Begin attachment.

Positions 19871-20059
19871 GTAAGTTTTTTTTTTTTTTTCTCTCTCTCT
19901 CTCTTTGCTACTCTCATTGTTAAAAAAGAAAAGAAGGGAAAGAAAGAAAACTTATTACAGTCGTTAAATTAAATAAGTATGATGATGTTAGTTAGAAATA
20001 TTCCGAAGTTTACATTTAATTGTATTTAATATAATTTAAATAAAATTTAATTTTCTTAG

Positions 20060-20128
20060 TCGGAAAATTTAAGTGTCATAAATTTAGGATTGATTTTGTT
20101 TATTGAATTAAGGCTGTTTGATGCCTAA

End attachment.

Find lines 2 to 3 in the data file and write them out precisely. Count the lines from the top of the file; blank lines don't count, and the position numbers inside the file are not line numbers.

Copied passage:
19871 GTAAGTTTTTTTTTTTTTTTCTCTCTCTCT
19901 CTCTTTGCTACTCTCATTGTTAAAAAAGAAAAGAAGGGAAAGAAAGAAAACTTATTACAGTCGTTAAATTAAATAAGTATGATGATGTTAGTTAGAAATA